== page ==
As Professor Isenberg tells us, the final destruction of free-ranging herds of bison on the American Great Plains occurred in the 1870s and was the work of a handful of white men interested only in stripping hides from dead buffalo carcasses and shipping them off for sale in the East. But why was urban America eager to pay good money for millions of buffalo hides when cattle hides were readily available close at hand? The answer is simple. Before the invention of rubberized belting for use in factories, industrializing America required leather belts to connect steam engines with all the new machines that were turning out manufactured goods in unprecedented quantity. Buffalo hides, being larger and thicker than cow hides, could be made into stronger and more durable drive belts for America’s burgeoning factories.
This sidelight on the tumultuous ecological history of the Great Plains is characteristic of Isenberg’s short, elegant book. He does not subscribe to naive, romanticized notions of a pre-Columbian Eden, inhabited by Native Americans living in reverent harmony with benign, unchanging nature. On the contrary, he argues that the grassy plains of North America were subject to perpetual ecologi-cal disturbance, caused primarily by changes in rainfall that provoked incessant and quite drastic fluctuations in plant, animal, and human populations. After the die-off of larger species in Late Pleistocene times, bison became the dominant herbi-vores throughout the short-grass prairie. Their numbers seemed infinite to human observers when, during the rutting season, thousands upon thousands of animals assembled into enormous herds, spreading across the landscape as far as the eye could see.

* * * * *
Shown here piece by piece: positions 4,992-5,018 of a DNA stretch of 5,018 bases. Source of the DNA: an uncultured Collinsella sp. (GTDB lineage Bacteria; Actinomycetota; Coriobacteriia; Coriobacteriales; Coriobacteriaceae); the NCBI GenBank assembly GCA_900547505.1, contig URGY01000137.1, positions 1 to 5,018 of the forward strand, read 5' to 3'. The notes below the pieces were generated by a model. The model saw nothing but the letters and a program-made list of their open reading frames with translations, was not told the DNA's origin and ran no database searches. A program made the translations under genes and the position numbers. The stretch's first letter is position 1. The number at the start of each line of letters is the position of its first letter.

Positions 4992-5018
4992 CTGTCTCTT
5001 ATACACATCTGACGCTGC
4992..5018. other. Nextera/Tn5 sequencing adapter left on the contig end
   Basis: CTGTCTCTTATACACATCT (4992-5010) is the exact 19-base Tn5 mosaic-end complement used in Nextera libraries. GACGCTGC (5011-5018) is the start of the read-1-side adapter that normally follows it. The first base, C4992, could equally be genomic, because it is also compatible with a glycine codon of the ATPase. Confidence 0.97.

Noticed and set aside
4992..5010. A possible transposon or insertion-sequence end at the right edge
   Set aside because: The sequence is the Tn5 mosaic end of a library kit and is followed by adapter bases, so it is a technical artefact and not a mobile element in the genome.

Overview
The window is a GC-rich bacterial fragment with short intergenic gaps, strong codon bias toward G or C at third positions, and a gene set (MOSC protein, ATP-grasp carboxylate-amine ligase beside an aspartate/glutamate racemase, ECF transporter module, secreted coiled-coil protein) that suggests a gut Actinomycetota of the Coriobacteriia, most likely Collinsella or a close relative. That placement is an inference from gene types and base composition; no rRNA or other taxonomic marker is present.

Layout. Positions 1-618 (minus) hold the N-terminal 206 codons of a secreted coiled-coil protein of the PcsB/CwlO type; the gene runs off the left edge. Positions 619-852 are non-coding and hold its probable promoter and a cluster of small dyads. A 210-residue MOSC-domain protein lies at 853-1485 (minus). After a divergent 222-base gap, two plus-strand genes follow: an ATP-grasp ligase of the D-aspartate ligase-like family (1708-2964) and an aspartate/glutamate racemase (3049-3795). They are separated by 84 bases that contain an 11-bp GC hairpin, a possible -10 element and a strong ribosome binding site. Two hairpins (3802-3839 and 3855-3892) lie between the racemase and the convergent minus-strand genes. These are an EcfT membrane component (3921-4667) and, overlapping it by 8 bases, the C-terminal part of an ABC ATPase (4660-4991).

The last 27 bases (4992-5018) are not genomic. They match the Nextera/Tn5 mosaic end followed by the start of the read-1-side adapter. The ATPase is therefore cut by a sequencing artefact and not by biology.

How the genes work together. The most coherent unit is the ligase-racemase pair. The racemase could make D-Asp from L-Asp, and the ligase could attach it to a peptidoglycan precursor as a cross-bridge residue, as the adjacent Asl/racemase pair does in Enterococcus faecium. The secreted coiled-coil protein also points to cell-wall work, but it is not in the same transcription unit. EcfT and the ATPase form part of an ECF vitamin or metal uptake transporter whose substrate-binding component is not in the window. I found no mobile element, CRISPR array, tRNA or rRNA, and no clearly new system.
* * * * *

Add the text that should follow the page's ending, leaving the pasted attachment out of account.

Rough calculations persuade Isenberg that “the maximum possible sustainable bison population was probably between 27 and 30 million”; and his major thesis is that this huge presence was inherently precarious:
The near-extinction of the species cannot be understood simply as the result of hunting. It was surely also the consequence of less direct alteration of the bison’s habitat: displacement of bison from river valleys by Indians’ horses and the livestock of Euroamerican emigrants; and the introduction of cattle to the bison’s range. More important, however, the volatile plains environment itself contributed to the near-extinction of the herds. The pressures of drought, fires, blizzards, and other animals chronically depressed the bison’s numbers. Favorable conditions—rain, abundant forage, and mild winters—could also ultimately be disastrous, as an eruption of the population could lead to overgrazing and a population crash. Human hunters pressured the bison in combination with these unpredictable environmental forces. Thus, the destruction of the bison was not merely the result of human agency, but the consequence of the interactions of human societies with a dynamic environment.
Nonetheless, as he tells the tale, human agency was clearly the dominant factor in upsetting older ecological regimes and eliminating free-ranging bison herds from the Great Plains. Radical transformation began in the late seventeenth century, when a few Indians took to riding on horseback, abandoning older village settlements in the river valleys where mixed …